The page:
Wed, May 17, 2017 - Page 10 News List

China boom prompts Agha Steel IPO

Bloomberg

Agha Steel Industries Ltd executive director Hussain Agha is pictured at the company’s office in Karachi, Pakistan, on Wednesday last week.

Photo: Bloomberg

Agha Steel Industries Ltd is planning Pakistan’s biggest-ever private sector initial public offering (IPO) this year to help boost output as China funds more than US$55 billion in infrastructure projects across the nation and a buoyant stock market spurs investor demand.

The Karachi-based company plans to raise as much as 10 billion Pakistani rupees (US$95.41 million) selling a 25 percent stake, executive director Hussain Agha said in an interview.

The sale would be the largest since the government stake sale of Habib Bank Ltd in 2007 worth 12 billion Pakistani rupees.

Steel and cement makers in Pakistan are expanding to meet demand as China’s “One Belt, One Road” initiative spurs construction.

The nation’s economy has grown at about 5 percent per year since 2013, encouraging Agha’s peers including International Steels Ltd and Aisha Steel Mills Ltd to lift production.

“You need roads, skyrises and housing,” Agha said. “Pakistan’s steel industry is in an infancy stage and growing at a massive pace — the whole environment will change.”

The company is to use the funds for a US$50 million expansion that could triple output to 500,000 tonnes within two years.

Production would then double to 1 million tonnes by 2023, he said.

Habib Bank has been appointed financial adviser, while Arif Habib Ltd and BMA Capital Ltd were picked as bookrunners for the transaction.

Pakistan’s steel output last year grew 23 percent to 3.6 million tonnes, the biggest gain among 40 nations, the World Steel Association said.

Agha Steel expects construction-grade steel, such as rebars and wire rods, to grow as much as 12 percent annually for the next three years.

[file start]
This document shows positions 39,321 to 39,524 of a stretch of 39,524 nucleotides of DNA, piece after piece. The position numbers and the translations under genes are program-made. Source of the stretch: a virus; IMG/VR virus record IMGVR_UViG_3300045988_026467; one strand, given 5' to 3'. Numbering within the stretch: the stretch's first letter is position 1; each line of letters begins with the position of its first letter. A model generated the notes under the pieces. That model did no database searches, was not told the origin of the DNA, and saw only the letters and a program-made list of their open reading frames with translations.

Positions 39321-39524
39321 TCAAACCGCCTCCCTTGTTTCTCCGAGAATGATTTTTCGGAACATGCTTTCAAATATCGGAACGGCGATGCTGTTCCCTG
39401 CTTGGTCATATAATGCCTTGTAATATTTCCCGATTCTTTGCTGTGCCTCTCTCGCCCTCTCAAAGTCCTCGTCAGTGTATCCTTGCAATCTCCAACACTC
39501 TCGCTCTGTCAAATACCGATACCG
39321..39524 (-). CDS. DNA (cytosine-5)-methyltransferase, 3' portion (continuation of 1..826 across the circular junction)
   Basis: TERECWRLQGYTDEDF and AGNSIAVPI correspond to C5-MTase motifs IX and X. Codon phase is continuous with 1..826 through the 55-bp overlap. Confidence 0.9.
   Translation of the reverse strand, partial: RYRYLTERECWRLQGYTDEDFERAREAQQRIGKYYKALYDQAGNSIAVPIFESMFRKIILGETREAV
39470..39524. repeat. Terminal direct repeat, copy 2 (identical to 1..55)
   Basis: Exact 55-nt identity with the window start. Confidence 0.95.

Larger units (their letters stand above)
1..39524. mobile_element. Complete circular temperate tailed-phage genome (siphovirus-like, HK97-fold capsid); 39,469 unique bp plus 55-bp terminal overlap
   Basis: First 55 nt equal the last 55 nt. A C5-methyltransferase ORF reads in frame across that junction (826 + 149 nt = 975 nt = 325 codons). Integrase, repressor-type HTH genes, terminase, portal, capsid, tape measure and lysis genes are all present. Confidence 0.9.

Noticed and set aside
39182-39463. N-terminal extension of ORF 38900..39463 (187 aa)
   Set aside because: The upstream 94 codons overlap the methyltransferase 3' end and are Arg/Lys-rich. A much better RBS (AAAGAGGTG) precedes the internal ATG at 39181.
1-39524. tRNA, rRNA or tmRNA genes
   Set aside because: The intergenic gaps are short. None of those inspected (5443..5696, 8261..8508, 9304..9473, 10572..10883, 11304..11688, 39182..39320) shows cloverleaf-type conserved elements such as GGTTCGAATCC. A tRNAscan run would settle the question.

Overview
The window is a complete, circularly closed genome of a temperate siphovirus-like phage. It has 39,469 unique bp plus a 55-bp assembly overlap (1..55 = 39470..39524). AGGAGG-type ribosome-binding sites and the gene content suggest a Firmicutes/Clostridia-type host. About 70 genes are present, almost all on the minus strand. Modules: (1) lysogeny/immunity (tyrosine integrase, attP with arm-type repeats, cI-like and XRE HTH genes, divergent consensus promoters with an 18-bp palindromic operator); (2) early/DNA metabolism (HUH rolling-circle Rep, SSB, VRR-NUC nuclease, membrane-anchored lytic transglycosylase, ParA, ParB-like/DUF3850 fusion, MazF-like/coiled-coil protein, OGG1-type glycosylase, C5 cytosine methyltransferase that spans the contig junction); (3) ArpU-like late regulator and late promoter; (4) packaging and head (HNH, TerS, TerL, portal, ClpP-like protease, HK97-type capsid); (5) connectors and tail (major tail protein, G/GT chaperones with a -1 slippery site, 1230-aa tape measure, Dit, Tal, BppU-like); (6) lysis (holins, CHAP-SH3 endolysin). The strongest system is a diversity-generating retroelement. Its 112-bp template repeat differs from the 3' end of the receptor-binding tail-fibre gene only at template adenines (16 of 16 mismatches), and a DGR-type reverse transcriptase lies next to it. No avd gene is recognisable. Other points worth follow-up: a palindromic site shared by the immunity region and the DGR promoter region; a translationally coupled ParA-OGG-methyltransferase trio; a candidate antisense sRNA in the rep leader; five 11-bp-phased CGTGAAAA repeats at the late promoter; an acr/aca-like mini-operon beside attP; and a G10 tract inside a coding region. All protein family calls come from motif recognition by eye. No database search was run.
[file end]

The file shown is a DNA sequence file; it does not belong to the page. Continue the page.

The nation’s construction sector expanded 13 percent in the year ended June last year, more than twice the pace of the previous 12 months, the State Bank of Pakistan’s annual report said.

Rapid urbanization and rising income levels have left the nation with an annual shortfall of 500,000 homes, real-estate developer Arif Habib said.

“Real estate is the main engine for this growth, it has really picked up,” said Ayub Khuhro, chief investment officer of Karachi-based Faysal Asset Management Ltd, which has about 8 billion Pakistani rupees in stocks and bonds. “The government is also willing to protect companies with anti-dumping measures.”

In February, Pakistan imposed anti-dumping duties on Chinese imports of galvanized coils and sheets for five years to aid producers in a nation where steel usage per capita is almost half of its neighbor India, Agha said.

Favorable industry policies aside, some family-owned companies are also tapping investor demand that made the nation’s stock market Asia’s best performer last year.

Even so, less than six companies per year go public in Pakistan, a country where many businesses are conservative in risk taking and often unwilling to open their books to public scrutiny.

Amreli Steels Ltd has seen its shares more than double after raising 3.8 billion Pakistani rupees two years ago.

The company, whose products are similar to those manufactured by Agha Steel, has announced another expansion this month.

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